- Iowa Wesleyan University, a private, nonprofit liberal arts institution, announced on Tuesday will be closed at the end of the academic year in May.
- The 181-year-old university blamed its demise on a “combination of financial issues,” including inflation, changing enrollment trends, a big drop in donations and a state governor who rejected a proposal to use a share of federal coronavirus relief money to keep the long-beleaguered institution afloat.
- It has arranged student transfer options, called curriculum plans, with several Iowa colleges, including William Penn University, the University of Dubuque and Upper Iowa University. Officials said the university enrolls more than 850 students.
For years, Iowa Wesleyan in Mount Pleasant has struggled to stave off closure amid severe financial difficulties. In 2018, the university he considered shutting down because he needed millions of dollars to get to the spring term.
He was eventually spared, in part because he took out a loan with the US Department of Agriculture. She secured the financing through the USDA program authorized by a federal law, the Rural Development Act of 1972. The law allows the agency to lend money to “community facilities” deemed necessary, such as health care or higher education facilities.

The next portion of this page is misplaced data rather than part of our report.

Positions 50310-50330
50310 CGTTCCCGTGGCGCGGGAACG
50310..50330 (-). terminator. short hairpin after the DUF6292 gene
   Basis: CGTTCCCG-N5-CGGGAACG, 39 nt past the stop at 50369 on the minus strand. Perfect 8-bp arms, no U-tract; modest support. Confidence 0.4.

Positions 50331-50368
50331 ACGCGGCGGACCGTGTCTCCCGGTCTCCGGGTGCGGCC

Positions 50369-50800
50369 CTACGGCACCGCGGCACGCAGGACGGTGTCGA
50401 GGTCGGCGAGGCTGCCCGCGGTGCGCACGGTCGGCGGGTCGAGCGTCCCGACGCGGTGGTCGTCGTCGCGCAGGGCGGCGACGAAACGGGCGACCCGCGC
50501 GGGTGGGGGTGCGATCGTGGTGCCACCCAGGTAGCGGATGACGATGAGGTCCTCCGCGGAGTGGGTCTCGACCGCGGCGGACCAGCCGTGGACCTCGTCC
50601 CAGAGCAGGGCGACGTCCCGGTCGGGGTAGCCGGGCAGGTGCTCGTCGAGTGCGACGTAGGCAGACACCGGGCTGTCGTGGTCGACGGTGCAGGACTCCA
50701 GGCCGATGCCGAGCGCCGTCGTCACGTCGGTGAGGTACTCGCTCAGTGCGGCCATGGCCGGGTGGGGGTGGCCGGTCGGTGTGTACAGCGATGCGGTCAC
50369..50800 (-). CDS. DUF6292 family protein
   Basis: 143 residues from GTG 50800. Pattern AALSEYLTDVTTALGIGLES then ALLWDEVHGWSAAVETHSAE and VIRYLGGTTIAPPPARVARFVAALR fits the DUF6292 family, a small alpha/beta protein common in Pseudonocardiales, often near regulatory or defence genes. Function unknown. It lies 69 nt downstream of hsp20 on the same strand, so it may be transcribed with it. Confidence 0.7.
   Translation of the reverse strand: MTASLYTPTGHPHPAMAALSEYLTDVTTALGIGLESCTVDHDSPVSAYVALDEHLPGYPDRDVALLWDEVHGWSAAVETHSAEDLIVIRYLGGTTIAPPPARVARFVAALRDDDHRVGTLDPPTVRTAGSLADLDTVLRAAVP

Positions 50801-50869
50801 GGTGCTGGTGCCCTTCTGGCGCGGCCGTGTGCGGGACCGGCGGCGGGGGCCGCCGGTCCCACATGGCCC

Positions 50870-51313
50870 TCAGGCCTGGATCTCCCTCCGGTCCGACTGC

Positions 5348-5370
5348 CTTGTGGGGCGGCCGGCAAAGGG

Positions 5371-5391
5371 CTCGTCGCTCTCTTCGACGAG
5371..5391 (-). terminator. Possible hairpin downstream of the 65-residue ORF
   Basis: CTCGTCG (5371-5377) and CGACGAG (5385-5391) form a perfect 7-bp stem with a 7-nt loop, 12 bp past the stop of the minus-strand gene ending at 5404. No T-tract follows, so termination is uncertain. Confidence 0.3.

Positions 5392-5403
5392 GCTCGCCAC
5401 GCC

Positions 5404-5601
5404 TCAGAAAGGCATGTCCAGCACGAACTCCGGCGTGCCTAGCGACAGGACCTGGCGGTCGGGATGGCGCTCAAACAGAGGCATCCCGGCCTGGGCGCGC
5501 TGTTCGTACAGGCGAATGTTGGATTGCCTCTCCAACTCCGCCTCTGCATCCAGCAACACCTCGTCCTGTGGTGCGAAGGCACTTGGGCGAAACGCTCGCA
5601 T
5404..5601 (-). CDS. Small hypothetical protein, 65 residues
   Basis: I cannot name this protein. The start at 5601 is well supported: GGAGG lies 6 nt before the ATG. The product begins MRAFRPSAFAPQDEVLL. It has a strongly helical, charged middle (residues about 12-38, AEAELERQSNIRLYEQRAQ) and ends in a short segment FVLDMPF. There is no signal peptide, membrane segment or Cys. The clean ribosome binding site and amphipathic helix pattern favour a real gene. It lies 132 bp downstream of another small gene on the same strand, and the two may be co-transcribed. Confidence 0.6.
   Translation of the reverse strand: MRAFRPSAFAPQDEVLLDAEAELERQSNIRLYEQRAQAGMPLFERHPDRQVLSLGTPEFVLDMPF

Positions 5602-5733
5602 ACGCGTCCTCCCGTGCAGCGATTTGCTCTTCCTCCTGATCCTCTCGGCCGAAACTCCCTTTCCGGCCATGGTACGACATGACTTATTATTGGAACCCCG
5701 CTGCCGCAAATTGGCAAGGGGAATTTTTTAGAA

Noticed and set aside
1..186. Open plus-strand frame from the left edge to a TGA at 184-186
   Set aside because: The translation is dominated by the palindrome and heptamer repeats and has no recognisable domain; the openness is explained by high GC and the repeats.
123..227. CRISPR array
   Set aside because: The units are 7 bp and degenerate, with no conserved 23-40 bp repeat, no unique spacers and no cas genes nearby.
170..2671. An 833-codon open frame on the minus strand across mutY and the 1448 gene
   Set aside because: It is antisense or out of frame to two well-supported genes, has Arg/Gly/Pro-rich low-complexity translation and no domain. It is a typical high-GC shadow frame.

The department currently owes more than $26 million.
Two years later, Iowa Wesleyan attempted to partner with the Florida institution on its way to financial rescue. However, the agreement fell through, as Saint Leo University has become dubious significant debts of Iowa Wesleyan.
Now Iowa Wesleyan has run out of options.
“Like many colleges and universities nationwide that have recently announced closings, IW has faced many headwinds, including rising operating costs, declining high school graduation rates nationally and insurmountable inflationary pressures,” said Robert Miller, chairman of the Board of Trustees. university council. declaration. “We have worked tirelessly to find a solution at all levels, but to no avail.”
Iowa Wesleyan has asked Republican Gov. Kim Reynolds for $12 million in federal coronavirus aid.
However, in the statement Reynolds said her office only received the request on Feb. 3. After the state hired an accounting firm to audit Iowa Wesleyan’s finances, it learned the USDA loan could be requested as early as November of this year, Reynolds said.
Iowa Wesleyan’s own auditor said the university was facing “significant operating losses and reduced liquidity,” according to Reynolds.
A hired accounting firm found that one-time federal funds cannot solve the systemic financial problems plaguing the university, Reynolds said.
“If the state provided federal funding as requested and it was used to fund debt or other impermissible uses as directed by the U.S. Treasury Department, the state and taxpayers could be responsible for any repayment to the federal government,” she said.
The USDA will assume responsibility for the Iowa Wesleyan campus once it closes, the university said. Its average net price — what students pay after all financial aid is factored in — was $34,988 for full-time students in the 2020-21 academic year, according to recently available federal data.